“God bless the broken road, that led me straight to you” – Rascal Flatts
Once upon a time, there was a young boy who believed in fairy tales.
He believed that, on Christmas morning, he would run down the stairs to find all of the presents on his wish list delivered to him by a guy named Santa. On Easter, he believed an oversized bunny would fill his basket with candy and hide it so he could read the clues and find it.
He believed that Disney princesses were real people (they’re not), the magic in Harry Potter exists (it doesn’t) and the events in the movie Independence Day could actually happen (it won’t, probably). On top of all that, he even used to believe in that “happily ever after” love he saw in the movies. The one where the guy and girl meet at first sight and they fall madly in love. And everyone is happy. And everything is perfect.
Then one day, he wakes up and realizes none of this stuff is real and life has just been lying to him the whole time.
What a weirdo I was. I still remember the day my dad finally mentioned to me that Santa wasn’t real and I had to play it off like I knew the whole time. How could I not realize the “snow-prints” that Santa left on our carpet were made of baby powder and were clearly the same size as my dad’s boots? I was reading so many Hardy Boys books at the time and, clearly, I hadn’t learned anything from them.
What really sucked, though, was when I found out that love wasn’t the “happily ever after” I always thought it was. The plan from the get-go was just to meet a girl, fall in love, get married, have kids, and be happy forever. This was normal thinking to me. It was normal to think that everything would fall right into place like a jigsaw puzzle. All I had to do was take the pieces out of the box and put them together. How hard could that be?
Extremely difficult, apparently. It’s naive to think that love and happily ever after are going to work out on the first try. Or the second try. Or even the fifth try. Recent studies used to mark the release of the best-selling book The Rosie Project estimates that the average woman (I’m not a woman, but I digress) will kiss fifteen men, enjoy two long-term relationships, and have her heartbroken twice before finding that guy she will spend the rest of her life with. Fifteen! And I don’t think that’s including the random making out at parties because we all know a few women who got to fifteen real quick.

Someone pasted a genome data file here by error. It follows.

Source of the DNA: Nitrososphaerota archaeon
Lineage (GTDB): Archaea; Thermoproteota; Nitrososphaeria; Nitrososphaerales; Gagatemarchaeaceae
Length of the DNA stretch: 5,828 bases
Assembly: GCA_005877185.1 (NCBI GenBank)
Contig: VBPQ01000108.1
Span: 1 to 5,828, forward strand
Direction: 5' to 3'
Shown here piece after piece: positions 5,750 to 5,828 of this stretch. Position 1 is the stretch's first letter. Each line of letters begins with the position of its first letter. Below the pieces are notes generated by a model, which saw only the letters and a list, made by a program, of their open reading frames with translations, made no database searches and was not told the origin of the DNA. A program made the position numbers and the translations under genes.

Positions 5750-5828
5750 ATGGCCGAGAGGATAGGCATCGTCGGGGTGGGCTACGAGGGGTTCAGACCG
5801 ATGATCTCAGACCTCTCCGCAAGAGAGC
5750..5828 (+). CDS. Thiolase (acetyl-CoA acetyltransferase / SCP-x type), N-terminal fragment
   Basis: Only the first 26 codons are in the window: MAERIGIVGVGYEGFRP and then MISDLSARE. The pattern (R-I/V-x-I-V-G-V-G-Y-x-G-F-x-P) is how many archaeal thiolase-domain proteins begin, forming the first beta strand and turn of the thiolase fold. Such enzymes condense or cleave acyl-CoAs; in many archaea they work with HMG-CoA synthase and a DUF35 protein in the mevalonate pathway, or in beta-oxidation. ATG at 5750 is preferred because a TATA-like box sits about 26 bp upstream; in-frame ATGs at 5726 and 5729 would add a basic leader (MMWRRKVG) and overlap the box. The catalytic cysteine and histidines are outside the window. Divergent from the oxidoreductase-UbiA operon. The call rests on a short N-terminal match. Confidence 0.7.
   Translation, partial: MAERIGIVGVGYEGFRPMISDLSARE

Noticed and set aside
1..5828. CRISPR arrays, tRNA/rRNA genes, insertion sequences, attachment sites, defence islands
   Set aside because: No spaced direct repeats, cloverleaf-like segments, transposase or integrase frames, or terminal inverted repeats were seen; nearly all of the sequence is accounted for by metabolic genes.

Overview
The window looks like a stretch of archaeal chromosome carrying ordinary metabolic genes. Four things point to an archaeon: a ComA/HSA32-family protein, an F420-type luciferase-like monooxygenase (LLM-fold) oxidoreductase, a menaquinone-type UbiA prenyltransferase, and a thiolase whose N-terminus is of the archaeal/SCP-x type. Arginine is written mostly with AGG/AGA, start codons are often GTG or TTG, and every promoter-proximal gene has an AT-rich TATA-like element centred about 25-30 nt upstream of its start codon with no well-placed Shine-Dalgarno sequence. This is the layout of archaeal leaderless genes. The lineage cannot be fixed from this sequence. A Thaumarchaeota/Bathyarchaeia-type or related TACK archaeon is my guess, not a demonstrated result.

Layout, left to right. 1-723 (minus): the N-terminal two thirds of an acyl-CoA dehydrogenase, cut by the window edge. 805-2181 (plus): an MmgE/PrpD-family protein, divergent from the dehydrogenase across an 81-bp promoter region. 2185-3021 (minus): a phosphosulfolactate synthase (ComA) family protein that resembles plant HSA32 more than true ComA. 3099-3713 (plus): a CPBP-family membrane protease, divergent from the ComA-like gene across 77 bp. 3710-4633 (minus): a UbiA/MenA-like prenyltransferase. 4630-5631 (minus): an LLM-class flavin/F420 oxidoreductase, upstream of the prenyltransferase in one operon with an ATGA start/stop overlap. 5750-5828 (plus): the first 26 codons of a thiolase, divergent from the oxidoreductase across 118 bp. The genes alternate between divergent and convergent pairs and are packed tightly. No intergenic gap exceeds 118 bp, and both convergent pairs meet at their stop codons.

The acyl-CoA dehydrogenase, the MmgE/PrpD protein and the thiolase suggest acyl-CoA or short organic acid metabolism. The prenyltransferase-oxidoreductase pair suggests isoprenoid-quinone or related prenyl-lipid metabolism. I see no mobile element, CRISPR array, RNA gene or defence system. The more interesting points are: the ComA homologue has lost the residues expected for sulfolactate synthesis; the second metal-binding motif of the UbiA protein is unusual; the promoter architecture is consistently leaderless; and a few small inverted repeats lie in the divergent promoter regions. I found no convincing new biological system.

What’s odd though was that, when hearing that statistic, I thought “fifteen, that’s it?”. We spend 80 plus years on earth and the average women, before meeting the one, kisses only fifteen people?
The problem with a study like this is it assumes that everyone is constantly searching for the one. It assumes that life is an endless grind to find that one person who we can marry and be with forever. That all love, kissing, or sex can be categorized as either trying to build a long-term relationship or making bad decisions. And that’s just absurd.
We should kiss as many people as we want to.
Kisses are one of the most amazing gifts in the world. They make the heart dance and the brain sing. They fill us up with butterflies and create euphoria in the world around us. Suddenly, all of our problems and difficulties wash away, leaving us only with the moment were in. It’s as close to perfect as we’re ever going to feel. So why is it not okay for us to feel this as often as we want with whomever want?
This is not a knock on monogamy or a call to go out there and just start kissing every beautiful person you run into. This is a realization that life isn’t straight forward when it comes to finding and maintaining love. We’re going to have to go on tons of dates, meet a bunch of sh*tty people, and make mistakes that we’re going to hate ourselves for. We’re going to get our hopes up with new relationships, get heartbroken, or break someone else’s heart.
We cannot allow ourselves to get frustrated by these facts. We can’t live our life just praying that this mythical person will walk into our lives and change everything. We need to learn to enjoy the process of finding love and the pleasure that comes with it. It needs to be fun.
Welcome all of the people that come in and out of our dating life
Honestly, the worst part about going out or dating someone new is that we spend the whole time hoping it doesn’t fail. We want so bad for things to work out that we don’t actually enjoy all of the moments we spend together. Every great date ends with the anxiety that they may not call for another date. Every text we send is followed by the hope that they’ll keep texting us back and not let things fizzle out. This paranoia that we develop with dating sucks all of the enjoyment out of it to the point where we give up hope and decide to be single forever. We need to stop doing this to ourselves.
The best part about being with that person you truly love is looking back at how all of the failed attempts brought you them.
It’s looking back and realizing what the first few people we dated were lacking. It’s seeing who we were back then and who we became in order for us to find each other. It’s reminiscing about all of the kisses, the love and the sex that brought us to this very moment with the one person we want to experience all of that with. Over and over. And if it hasn’t happened already, it will happen. To all of us.
So get out there and kiss as many people as you want to. Have sex with as many people as you’d like. Enjoy life and enjoy love. Everything you do is bring you closer to where you eventually need to be. With the person you deserve to be with.